Brainomix is set to strategically partner with Visionable, a real-time clinical collaboration platform designed to enable virtual healthcare models, in an attempt to transform the delivery of stroke care.
The two tech-enabled health companies will collaborate and comarket two complementary solutions—Visionable’s collaboration platform and Brainomix’s e-Stroke artificial intelligence (AI) software—to enhance the full pathway of stroke care delivery, from pre-acute to intrahospital stages.
Visionable’s patented, next-generation digital healthcare collaboration platform can be used across this care pathway, a press release from the company states—from emergency response, connecting frontline responders and on-scene members of the public to remote specialist clinicians; through to hospital treatment, including virtual consultations, multidisciplinary team meetings and at-home care.
This platform is set to be combined with Brainomix’s e-Stroke software, which constitutes a collection of tools that use state-of-the-art AI algorithms to support doctors by providing real-time interpretation of brain scans, helping guide treatment and transfer decisions for stroke patients, and allowing more patients to be treated in the right place at the right time.
The two complementary technologies are saving time, reducing workload, and supporting improved outcomes, all of which aligns with the UK national strategy to drive integration and efficiency for better care, the Visionable release states.
Under a National Health Service (NHS) Artificial Intelligence in Health and Care Award, Brainomix has been deploying e-Stroke across a number of UK stroke networks over the past two years, evaluating its impact on stroke care across multiple NHS regions in the process. The additional benefit of combining e-Stroke with Visionable’s platform has been pioneered by the stroke team at Ipswich Hospital (Ipswich, UK), with patients and staff already reaping positive results through faster delivery of care, superior performance metrics and, most importantly, improved patient outcomes.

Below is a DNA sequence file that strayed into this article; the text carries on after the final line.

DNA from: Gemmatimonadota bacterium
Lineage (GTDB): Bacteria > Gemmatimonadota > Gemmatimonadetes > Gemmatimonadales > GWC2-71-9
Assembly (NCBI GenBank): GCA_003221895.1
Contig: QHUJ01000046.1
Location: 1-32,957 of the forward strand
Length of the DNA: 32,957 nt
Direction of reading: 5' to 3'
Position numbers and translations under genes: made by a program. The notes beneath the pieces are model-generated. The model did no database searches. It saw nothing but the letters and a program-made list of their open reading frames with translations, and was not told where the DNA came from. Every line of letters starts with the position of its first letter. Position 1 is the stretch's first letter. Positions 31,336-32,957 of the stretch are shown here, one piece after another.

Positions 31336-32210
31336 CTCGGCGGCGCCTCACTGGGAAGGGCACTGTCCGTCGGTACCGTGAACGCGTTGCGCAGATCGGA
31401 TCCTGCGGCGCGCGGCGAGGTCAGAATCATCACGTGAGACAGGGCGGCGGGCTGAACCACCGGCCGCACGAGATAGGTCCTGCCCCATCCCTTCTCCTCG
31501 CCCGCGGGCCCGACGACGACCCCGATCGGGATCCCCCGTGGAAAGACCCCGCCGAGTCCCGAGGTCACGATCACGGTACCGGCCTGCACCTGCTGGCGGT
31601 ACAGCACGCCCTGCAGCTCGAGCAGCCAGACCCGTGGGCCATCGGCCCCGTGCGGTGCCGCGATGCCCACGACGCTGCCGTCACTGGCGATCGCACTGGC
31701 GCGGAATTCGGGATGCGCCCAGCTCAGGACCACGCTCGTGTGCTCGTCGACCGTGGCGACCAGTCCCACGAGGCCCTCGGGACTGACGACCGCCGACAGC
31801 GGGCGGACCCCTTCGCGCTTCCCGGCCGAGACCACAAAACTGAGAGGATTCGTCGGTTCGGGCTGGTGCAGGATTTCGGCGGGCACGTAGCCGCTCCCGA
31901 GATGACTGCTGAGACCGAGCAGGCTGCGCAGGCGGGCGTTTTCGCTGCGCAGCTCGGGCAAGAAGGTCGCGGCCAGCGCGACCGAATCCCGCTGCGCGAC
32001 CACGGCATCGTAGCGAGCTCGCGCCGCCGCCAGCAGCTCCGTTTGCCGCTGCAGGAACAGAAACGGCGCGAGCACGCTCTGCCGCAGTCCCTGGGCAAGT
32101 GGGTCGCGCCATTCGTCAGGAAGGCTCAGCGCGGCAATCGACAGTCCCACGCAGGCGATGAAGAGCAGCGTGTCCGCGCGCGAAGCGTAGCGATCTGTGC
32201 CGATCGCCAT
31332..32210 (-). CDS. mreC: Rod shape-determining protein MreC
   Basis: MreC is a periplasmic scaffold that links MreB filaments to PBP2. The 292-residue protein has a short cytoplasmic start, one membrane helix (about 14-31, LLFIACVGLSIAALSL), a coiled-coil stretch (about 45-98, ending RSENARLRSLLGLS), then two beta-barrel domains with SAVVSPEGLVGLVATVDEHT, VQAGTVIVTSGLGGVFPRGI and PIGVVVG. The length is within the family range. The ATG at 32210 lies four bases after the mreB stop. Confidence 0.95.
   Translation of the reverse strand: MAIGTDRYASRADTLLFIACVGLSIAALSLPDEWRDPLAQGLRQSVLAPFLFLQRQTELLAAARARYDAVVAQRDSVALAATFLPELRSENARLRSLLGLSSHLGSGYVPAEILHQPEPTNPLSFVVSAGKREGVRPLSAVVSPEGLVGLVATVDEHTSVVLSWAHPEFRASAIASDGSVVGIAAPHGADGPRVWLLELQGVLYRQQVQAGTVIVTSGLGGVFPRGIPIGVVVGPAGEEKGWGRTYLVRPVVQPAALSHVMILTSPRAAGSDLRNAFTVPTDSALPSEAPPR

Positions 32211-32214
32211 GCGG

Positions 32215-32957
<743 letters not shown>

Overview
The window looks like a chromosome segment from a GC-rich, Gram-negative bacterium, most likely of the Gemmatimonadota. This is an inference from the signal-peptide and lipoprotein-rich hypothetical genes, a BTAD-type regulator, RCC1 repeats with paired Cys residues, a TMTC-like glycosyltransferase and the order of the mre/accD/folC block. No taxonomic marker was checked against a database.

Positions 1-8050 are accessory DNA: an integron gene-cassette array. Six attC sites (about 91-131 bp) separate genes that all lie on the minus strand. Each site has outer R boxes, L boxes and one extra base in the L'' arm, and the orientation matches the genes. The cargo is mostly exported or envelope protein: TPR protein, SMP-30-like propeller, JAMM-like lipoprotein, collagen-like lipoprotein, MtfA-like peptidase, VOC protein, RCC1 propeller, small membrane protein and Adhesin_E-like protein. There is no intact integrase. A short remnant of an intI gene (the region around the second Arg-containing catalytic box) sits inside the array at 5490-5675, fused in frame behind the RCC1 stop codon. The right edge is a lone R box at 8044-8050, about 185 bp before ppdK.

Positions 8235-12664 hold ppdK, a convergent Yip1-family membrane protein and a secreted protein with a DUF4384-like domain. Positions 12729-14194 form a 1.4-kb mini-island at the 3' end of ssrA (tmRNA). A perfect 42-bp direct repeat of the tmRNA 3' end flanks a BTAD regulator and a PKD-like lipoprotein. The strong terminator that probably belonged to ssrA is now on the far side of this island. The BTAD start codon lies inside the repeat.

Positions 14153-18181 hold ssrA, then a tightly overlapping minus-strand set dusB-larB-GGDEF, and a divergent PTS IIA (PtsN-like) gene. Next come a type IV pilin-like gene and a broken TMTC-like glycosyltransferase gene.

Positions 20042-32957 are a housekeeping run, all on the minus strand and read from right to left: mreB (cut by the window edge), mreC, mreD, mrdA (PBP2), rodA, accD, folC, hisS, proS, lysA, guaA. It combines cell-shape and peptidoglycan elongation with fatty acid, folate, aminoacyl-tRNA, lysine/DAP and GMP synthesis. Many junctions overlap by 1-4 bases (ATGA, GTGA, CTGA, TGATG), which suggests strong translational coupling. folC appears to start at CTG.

Lynda Sibson, telemedicine manager, East of England Stroke Telemedicine Partnership, works across the region to support the transformation of stroke care through the adoption of innovative digital tools and played a central role in introducing the two solutions to Ipswich Hospital.
“Both systems are easy and intuitive to operate, and highly complementary, ensuring timely sharing of clinical and radiological information that ultimately enables faster patient transfers,” Sibson commented. “The companies are true partners, easy to work with and highly responsive. We have also found that the technologies are affording our clinicians more flexibility and an improved work-life balance—not something to be underestimated!”
Sajid Alam, stroke consultant at Ipswich Hospital, said: “As a district general hospital, we do not have ready access to dedicated neuroradiologists to interpret every stroke scan. Having the AI software gives us more confidence when interpreting each scan, particularly the CTAs [computed tomography angiographies], where we look for a large vessel occlusion—a key indicator of patient eligibility for mechanical thrombectomy.”
Patients admitted to Ipswich Hospital who are eligible for mechanical thrombectomy are transferred to the Royal London Hospital (RLH; London, UK), a comprehensive stroke centre that serves as a supra-regional thrombectomy hub for Ipswich and a number of other stroke units across the south-east of England.
“In stroke, time is critical. Using e-Stroke saves precious minutes, as the scans are immediately available for viewing on the Brainomix web portal,” Alam added. “With RLH also using e-Stroke, we can communicate instantly, share images and make transfer decisions without delay.”
As per the release, recent performance metrics indicate that Ipswich Hospital is delivering best-in-class service, with the proportion of patients being assessed by a stroke consultant within 24 hours ranking above the national average (90.4% vs 82.9%, respectively), along with how quickly that assessment takes place from admission (four hours and 20 minutes, compared to nine hours and 53 minutes, respectively).